Divorce can bring financial and emotional heartache - and it can be devastating. For Connecticut housewife Margaret Spenlinhauer, the turmoil lasted 18 year - time she spent searching for proof that her ex-husband had hidden big money from her before they divorced. Spenlinhauer ultimately got a marital settlement of $15 million, a far cry from the original agreement of $1.75 million. Forensic accountants and the right lawyers - and the money to hire them - might have helped Spenlinhauer find the evidence and get her money a lot faster.
Enter Balance Point Divorce Funding of Beverly Hills, Calif. The company advances divorcing spouses money to pay household expenses, lawyers, forensic accountants and other professionals. In return, the firm takes a share of the larger settlements its clients hope to win.
Litigation funders have a reputation for taking as much as 60% of a client's eventual settlement. That's enough to make anyone leery of the entire industry. However, divorce funders have been less aggressive, and financial planners say that they may be a potential tool for clients - albeit one of last resort.
Laura Gilman, president of LGA Financial in Los Angeles, says when large sums are at stake, she can foresee recommending divorce funding to a client whose spouse is hiding assets, has illiquid or offshore assets or owns a business with very subjective values. "The reward could be significant," she says.
But the numbers must make sense, since the costs will come out of any divorce settlement. "Anyone who is considering this needs a lawyer who is not a divorce attorney to look at it as a contract," says Karen Altfest, executive vice president of client relations at New York-based Altfest Personal Wealth Management.
Lawsuit lenders have as much as $1 billion invested in lawsuits, according to industry estimates reported in December 2010 in The New York Times. Hedge funds and banks have gotten into the act, at first funding personal injury cases but eventually expanding to investors' claims of securities fraud and other kinds of disputes where one party is much shorter on cash. A handful of companies in England and Australia fund divorce cases, offering loans.
In the U.S., the divorce funding industry is very new. Balance Point opened four years ago. Founder Stacey Napp says her charge is "always less than a lawyer's contingency fee," which is typically a third of a settlement.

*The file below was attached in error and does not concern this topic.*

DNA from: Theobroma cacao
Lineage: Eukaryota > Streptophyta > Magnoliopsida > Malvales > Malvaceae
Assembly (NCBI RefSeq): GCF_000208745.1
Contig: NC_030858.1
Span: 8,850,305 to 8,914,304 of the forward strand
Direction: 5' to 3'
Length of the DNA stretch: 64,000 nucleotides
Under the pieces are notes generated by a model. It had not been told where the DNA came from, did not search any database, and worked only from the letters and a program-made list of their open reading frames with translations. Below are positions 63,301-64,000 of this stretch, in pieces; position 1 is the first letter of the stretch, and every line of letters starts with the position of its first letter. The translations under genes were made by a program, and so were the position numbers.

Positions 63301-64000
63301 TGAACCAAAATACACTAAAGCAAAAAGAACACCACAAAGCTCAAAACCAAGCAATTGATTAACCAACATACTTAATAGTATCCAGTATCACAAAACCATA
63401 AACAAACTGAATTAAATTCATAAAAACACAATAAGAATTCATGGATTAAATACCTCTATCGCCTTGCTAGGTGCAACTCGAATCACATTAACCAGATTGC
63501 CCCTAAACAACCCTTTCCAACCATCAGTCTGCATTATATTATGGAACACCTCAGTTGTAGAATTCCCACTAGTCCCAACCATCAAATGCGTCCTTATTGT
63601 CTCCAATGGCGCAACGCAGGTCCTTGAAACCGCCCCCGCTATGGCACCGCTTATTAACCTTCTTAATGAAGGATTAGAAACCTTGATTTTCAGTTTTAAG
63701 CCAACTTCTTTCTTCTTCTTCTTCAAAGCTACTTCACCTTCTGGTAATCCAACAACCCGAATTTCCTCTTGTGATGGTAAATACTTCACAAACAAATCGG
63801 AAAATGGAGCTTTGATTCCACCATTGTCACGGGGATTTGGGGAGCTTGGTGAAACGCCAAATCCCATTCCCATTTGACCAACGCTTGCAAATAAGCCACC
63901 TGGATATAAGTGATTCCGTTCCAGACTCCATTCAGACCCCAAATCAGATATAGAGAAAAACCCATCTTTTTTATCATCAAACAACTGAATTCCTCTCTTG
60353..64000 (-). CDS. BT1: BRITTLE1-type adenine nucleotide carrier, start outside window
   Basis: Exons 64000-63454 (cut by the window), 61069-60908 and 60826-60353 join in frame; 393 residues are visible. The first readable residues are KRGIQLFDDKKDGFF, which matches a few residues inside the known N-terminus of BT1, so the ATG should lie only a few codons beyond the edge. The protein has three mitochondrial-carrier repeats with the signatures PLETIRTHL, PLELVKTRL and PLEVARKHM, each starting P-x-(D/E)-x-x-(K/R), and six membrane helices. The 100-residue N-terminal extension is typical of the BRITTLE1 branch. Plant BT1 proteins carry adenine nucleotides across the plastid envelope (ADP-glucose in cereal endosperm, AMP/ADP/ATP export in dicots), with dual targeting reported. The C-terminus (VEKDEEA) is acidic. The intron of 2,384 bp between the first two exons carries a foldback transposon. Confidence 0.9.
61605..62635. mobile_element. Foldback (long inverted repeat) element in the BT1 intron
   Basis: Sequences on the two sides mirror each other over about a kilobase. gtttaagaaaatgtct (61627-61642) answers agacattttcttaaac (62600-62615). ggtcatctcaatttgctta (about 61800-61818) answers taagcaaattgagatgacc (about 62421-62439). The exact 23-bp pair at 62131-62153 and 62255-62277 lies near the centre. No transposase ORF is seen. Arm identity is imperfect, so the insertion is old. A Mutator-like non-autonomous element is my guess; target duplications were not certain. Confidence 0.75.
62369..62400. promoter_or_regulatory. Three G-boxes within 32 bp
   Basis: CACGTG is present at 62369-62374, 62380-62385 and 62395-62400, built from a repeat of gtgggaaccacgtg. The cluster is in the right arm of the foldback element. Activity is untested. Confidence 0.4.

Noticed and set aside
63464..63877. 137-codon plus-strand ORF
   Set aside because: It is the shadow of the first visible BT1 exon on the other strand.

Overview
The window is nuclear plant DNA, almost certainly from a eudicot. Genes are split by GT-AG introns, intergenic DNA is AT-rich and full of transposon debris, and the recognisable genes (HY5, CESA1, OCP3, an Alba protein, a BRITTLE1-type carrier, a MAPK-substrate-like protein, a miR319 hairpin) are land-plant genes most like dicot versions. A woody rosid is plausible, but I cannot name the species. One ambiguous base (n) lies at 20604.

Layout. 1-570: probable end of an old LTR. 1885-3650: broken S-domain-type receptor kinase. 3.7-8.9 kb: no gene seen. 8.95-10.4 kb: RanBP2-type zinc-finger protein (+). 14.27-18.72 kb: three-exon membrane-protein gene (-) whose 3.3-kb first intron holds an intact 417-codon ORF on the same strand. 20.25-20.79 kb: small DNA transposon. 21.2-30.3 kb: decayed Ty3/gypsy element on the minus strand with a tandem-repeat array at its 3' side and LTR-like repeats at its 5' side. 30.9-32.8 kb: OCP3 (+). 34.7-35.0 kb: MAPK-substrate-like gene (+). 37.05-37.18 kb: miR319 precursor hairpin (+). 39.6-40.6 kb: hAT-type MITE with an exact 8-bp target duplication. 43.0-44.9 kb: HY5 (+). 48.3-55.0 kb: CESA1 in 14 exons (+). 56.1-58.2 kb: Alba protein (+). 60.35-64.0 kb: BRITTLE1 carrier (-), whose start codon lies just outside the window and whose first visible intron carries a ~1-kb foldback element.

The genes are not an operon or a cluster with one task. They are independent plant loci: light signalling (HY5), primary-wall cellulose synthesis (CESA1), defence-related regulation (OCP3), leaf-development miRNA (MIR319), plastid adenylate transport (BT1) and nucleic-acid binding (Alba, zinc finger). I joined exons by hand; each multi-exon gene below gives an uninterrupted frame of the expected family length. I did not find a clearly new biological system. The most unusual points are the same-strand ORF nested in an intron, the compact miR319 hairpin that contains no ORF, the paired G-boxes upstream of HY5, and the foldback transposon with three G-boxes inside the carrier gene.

A client who receives nothing - an unlikely possibility - also owes nothing. "If they don't do well, we don't do well," Napp says. Balance Point expects to resolve its first client settlement this summer.
Balance Point has one U.S. competitor: BBL Churchill Group. Headed by Brendan Lyle, who co-founded a large divorce funding firm in Australia, Churchill began lending late last year from its New York headquarters, charging interest between 14% and 18%.
Napp began Balance Point Funding with money from her own contentious divorce settlement, litigation she paid for with loans from family and friends. "That lead to my 'Aha!' moment," she says. "If I hadn't had those resources, I would have received a diminished percentage of what I was entitled to."
She began signing clients about a year and a half ago; so far the company has helped 16 of them navigate contentious, high-stakes divorces. Balance Point clients typically have already borrowed money from family, friends and credit cards. "They're realizing, 'I'm out of every penny I can beg, borrow or steal and I'm no further along,' " Napp says. "We don't hear from people who are living in $10 million homes and still going to the country club. We get the people who are deciding between groceries and putting gas in the car."
One woman who received a house after she and her husband first separated had drawn down on her equity to pay her living expenses and fund legal fees, and had run out of money. With Balance Point's help, Napp says, she can pay a litigation team - commercial lawyer, family lawyer, fraud examiner/forensic accountant, as well as an expert in the husband's professional field.
Another client alleges that her husband physically abused her and had substance abuse problems. So far, the client says, her ex-husband has ignored court-ordered support and thumbed his nose at discovery efforts. In that case, Napp says, the legal team hopes to ensure that support already awarded is actually paid.
The typical divorce funding client is a woman with a marital asset pool of between $4 million and $5 million that she can't tap for expenses. The assets are often tied up in a business that the husband controls.